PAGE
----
Human’s eyes [the normal ones] are gifted with the rods and cones that enable us to detect light of different colours. We know the difference of gray, white and black. We know the difference of magenta and teal. Some of us are even colour savvy enough to identify alizarin crimson, cadmium red deep, venetian red, etc. In short word, humans’ eyes, naturally, know colour.
However, why in the realm of mindset, humans seem to be wired to ‘see’ the world only in ‘black’ or ‘white’. If it’s not perfect, then it must be a horrible. If one person is not smart, he/she must be stupid. If one person is a narcissist, he/she must be a bad person. And the most horrid thing is people tend to pass judgment, in extreme measures, only by a sheer amount of ‘gossips’. [Note: What I mean by gossips here is anything that is yet to be proven or tested but believed to be the truth].
One argument is to ‘simplify’ the thought process, to make it more efficient. If one has to really think through about everything, his/her brain will be overloaded. Hence, the tendency is to take any reference (even from the sources / people that normally we deem as dubious), e.g. prejudice available in society. “People say it’s dangerous”, “people say that this kind of people [race, gender, look] are violent”, “people say he/she’s a kind person, therefore he/she will not cheat on you.”
Yes, it’s efficient, it allows my brain to ‘relax’, but I can’t help but question “is it effective?”. What if I lose many opportunities / chances because I follow this tendency? Ok, zeroing in on people. I observe the tendency of people (even me) to pass judgment to a certain person, even the one they haven’t met personally, based on what others’ say (even though, the source is seen as not a good judge of character). For example, when one parent heard from his/her friend that a male teacher likes to watch porn, his/her first thought might be that this teacher not of a good character, hence not competent to teach [Ok, name a guy on this earth who doesn’t like watching porns – if there’s a guy who claims he doesn’t, he must be in denial or living in cage for years that he doesn’t understand what porn is]. And if the parents decide to have him dismissed for the very reason of protecting their children’s future and actually he’s a warm and polite teacher that can turn their kids to be the winners of Math Olympics, what gives?
The next question might be, how can we become good judges of character? First, I think we should revisit what is character. Is our understanding of ‘character’ valid?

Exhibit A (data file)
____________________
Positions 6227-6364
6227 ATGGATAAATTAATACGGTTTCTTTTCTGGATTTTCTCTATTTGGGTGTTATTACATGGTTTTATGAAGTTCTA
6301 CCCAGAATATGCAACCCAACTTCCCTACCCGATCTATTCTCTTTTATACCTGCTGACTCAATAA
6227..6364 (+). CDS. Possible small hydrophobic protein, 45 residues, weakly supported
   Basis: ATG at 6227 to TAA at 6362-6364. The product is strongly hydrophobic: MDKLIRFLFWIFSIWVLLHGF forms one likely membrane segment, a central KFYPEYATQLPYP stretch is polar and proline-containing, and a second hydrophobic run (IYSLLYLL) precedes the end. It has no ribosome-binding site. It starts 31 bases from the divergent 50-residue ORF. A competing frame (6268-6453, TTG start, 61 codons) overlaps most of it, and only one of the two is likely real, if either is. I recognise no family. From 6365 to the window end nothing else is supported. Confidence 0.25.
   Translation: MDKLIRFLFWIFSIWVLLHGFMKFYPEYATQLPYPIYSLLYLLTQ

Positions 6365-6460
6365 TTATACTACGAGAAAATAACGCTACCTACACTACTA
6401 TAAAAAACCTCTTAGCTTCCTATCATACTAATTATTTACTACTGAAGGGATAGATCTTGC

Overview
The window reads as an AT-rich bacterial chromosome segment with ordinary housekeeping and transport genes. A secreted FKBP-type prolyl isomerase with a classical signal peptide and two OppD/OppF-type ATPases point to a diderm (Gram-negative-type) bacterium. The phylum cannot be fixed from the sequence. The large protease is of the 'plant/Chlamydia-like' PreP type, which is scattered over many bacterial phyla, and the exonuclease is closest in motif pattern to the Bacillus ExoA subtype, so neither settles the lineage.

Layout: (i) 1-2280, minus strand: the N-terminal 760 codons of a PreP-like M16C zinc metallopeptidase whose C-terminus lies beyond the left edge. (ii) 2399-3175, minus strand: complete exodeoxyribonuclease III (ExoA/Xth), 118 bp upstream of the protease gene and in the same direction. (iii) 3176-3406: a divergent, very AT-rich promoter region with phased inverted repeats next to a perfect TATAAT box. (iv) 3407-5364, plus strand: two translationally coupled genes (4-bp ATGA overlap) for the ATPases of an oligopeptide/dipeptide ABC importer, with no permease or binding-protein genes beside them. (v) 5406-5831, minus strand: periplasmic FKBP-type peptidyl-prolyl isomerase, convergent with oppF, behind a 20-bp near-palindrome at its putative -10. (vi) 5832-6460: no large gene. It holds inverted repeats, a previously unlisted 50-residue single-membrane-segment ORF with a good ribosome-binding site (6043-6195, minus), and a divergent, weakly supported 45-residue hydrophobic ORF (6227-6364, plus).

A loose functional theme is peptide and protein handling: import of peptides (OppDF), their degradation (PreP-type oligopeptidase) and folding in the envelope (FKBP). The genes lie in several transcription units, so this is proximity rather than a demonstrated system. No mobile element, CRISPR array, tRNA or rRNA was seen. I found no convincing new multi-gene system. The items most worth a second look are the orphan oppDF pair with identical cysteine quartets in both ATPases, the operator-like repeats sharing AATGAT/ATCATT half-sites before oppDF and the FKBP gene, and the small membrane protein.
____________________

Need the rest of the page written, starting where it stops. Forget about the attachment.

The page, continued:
Last week I encountered this brilliant talk by David DeSteno “Insights: The Hidden Forces that Change Who We Are.” In this video, he presented few case studies that challenge our concept of character. For example, we think that it’s impossible for a guy who we think is good, polite and compassionate, goes to church every Sunday and does charity to cheat on his wife. Yet, there are numerous cases that this ‘perfect’ guy turned out to have more than one lover. Is he a wolf hides in sheep’s clothing? Another example, we think that a drug addict can only think about drugs and will not hesitate to commit violence to get a daily injection. However, what if that drug addict repeatedly saves people’s lives, jumping into a river to save people who intend to commit suicide? Is he only coincidentally helpful?
“The derivation of the word “character” comes from an ancient Greek term referring to the indelible marks stamped on coins. Once character was pressed into your mind or soul, people assumed it was fixed. But what modern science repeatedly shows is that this just isn’t the case. As we discuss in our book, everyone’s moral behaviour is much more variable than any of us would have initially predicted.” ~ David DeSteno
In his video, he presented some research results and scientific argument on the fluidity of human psychology. For those who are interested, please check out this video
I think, in essence, character is of spectrum and cannot be broken down in discrete categories. Therefore, to understand ‘character’, we not only have to broaden our perspective, but more importantly, constantly challenge ourselves not to fall into prejudice and overgeneralise. It doesn’t mean that you have to believe all people, but to be more cautious about our ‘flaw’ as human being, to think twice before passing any judgment.